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A cellphone video posted to social media shows Kenosha, Wisconsin police officers firing seven shots at 29-year-old Jacob Blake as he tries to enter his vehicle on Sunday, August 24, 2020. (Photo: Screengrab/Twitter)

Protests Break Out in Wisconsin After Police Shoot Black Man in the Back Multiple Times at Point-Blank Range

Civil rights attorney Ben Crump said 29-year-old Jacob Blake's children were in the car he was attempting to enter as police fired seven shots at his back.

Jake Johnson

This is a developing news story... Check back for possible updates...

Protests broke out in Kenosha, Wisconsin and the state's Justice Department launched an investigation Sunday evening after police officers shot 29-year-old Jacob Blake in the back multiple times at point-blank range as he tried to enter his vehicle.

Witnesses told local reporters that Blake was attempting to break up a fight prior to being shot by the officers, who closely followed Blake to his car and fired seven shots after he opened the driver-side door. According to civil rights attorney Ben Crump, Blake's children were in the car when the officers shot their father.

Blake is reportedly in serious condition. "He is out of surgery and in the ICU," tweeted Daniel Poneman, a friend of Blake's family. "He can make it through this. He is fighting for his life."

Watch :

In a statement posted to Twitter after cellphone footage of the police shooting circulated on social media, Wisconsin's Democratic Gov. Tony Evers said: "Tonight, Jacob Blake was shot in the back multiple times, in broad daylight, in Kenosha, Wisconsin. Kathy and I join his family, friends, and neighbors in hoping earnestly that he will not succumb to his injuries."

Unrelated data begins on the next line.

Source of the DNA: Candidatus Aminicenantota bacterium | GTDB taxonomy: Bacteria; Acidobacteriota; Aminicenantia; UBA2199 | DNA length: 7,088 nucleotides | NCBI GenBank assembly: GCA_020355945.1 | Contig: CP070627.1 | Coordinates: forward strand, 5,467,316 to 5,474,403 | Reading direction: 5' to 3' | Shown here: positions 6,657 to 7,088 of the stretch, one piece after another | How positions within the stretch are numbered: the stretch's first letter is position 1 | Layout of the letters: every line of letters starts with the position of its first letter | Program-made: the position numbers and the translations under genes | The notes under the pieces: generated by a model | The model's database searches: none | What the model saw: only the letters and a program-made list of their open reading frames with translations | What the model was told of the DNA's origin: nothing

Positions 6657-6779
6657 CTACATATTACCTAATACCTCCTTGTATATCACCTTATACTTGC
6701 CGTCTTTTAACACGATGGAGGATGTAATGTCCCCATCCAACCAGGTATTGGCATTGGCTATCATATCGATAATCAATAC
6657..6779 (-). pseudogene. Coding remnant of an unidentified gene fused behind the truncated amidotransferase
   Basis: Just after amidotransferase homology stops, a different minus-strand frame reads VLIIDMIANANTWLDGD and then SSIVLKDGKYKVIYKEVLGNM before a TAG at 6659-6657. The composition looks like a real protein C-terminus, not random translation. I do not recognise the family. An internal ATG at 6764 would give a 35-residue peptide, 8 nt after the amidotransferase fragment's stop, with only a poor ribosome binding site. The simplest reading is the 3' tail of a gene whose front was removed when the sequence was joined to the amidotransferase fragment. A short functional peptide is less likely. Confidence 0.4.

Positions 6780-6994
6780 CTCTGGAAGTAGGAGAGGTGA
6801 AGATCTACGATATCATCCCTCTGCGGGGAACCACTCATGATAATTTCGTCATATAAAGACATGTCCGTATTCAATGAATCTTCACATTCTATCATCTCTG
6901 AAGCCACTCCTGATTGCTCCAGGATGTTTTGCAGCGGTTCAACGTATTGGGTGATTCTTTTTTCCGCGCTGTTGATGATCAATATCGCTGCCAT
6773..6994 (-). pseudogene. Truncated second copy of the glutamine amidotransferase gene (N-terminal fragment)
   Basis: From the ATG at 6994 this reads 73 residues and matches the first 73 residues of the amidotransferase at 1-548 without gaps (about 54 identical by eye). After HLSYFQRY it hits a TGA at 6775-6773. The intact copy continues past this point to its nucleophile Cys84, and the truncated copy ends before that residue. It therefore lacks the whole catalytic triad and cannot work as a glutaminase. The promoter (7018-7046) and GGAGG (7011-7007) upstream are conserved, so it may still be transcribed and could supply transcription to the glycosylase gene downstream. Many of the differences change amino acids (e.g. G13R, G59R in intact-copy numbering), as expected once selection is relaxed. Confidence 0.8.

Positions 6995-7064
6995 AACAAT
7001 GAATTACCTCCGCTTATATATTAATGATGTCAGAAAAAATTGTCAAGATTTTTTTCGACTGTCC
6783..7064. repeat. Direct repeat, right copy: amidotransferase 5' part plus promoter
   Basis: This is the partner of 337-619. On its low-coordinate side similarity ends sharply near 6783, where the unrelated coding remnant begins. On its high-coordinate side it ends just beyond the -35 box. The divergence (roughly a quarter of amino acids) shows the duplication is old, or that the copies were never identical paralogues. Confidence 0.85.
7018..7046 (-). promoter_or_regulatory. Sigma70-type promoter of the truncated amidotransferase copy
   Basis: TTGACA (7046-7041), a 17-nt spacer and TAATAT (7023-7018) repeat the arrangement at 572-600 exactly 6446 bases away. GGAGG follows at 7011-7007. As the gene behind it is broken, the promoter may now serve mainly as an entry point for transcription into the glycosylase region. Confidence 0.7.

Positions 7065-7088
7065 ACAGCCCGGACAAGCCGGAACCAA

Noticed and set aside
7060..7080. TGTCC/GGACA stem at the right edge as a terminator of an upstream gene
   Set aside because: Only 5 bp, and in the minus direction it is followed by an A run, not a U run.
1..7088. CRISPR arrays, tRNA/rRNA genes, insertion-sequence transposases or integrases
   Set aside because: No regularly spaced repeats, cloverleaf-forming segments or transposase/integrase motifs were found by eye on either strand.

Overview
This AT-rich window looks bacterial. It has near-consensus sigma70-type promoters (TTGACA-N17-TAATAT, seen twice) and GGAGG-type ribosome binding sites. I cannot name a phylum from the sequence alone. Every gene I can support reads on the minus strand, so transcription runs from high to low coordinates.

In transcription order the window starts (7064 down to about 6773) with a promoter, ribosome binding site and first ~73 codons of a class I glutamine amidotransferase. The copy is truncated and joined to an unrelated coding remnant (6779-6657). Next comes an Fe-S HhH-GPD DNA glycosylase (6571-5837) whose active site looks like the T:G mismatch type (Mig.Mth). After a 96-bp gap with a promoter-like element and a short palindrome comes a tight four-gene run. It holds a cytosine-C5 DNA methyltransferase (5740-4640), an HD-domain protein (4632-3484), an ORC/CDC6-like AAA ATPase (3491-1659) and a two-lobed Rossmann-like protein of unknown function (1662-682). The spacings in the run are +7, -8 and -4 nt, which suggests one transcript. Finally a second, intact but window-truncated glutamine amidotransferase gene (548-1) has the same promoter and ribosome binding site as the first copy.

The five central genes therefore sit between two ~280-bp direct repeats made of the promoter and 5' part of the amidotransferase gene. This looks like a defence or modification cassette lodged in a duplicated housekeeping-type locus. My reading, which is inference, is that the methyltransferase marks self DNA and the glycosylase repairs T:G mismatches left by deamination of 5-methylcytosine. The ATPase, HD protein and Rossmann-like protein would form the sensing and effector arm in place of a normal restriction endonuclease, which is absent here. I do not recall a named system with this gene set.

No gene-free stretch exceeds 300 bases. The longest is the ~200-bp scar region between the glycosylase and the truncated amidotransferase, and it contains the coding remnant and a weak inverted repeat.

"While we do not have all of the details yet, what we know for certain is that he is not the first Black man or person to have been shot or injured or mercilessly killed at the hands of individuals in law enforcement in our state or our country," Evers said. "We stand with all those who have and continue to demand justice, equity, and accountability for Black lives in our country—lives like those of George Floyd, of Breonna Taylor, Tony Robinson, Dontre Hamilton, Ernest Lacy, and Sylville Smith."

Following the police shooting, hundreds of Wisconsinites marched through the streets of Kenosha and gathered outside the Kenosha County Public Safety Building chanting, "No justice, no peace!"

As the Washington Post reported, Kenosha police quickly arrived at the site of the demonstration "with riot gear and armed with rubber bullets."

A video from the scene shows police deploying tear gas against protesters:

"Thinking of Jacob Blake's family. Thinking of the Kenosha community. Thinking of Black folks across the country falling asleep to this news and those who will be waking up to it," tweeted Clint Smith of The Atlantic. "I'm sad. I'm furious. I'm tired of seeing this happen over and over and over and over and over again."

Jeffery Robinson, the director of the ACLU's Trone Center for Justice and Equality, said in a statement Monday that "with each of the seven shots fired, police made their intent clear—they believed they had the right to kill an unarmed Black man for the crime of walking away from them."

"The fact that incidents of police violence like this, the murder of Breonna Taylor as she slept in her home, the murder of George Floyd across the street from a grocery store, the murder of Eric Garner outside of a neighborhood bodega, and countless others have become commonplace shows that the very institution of American policing is rotten at its core," Robinson added.


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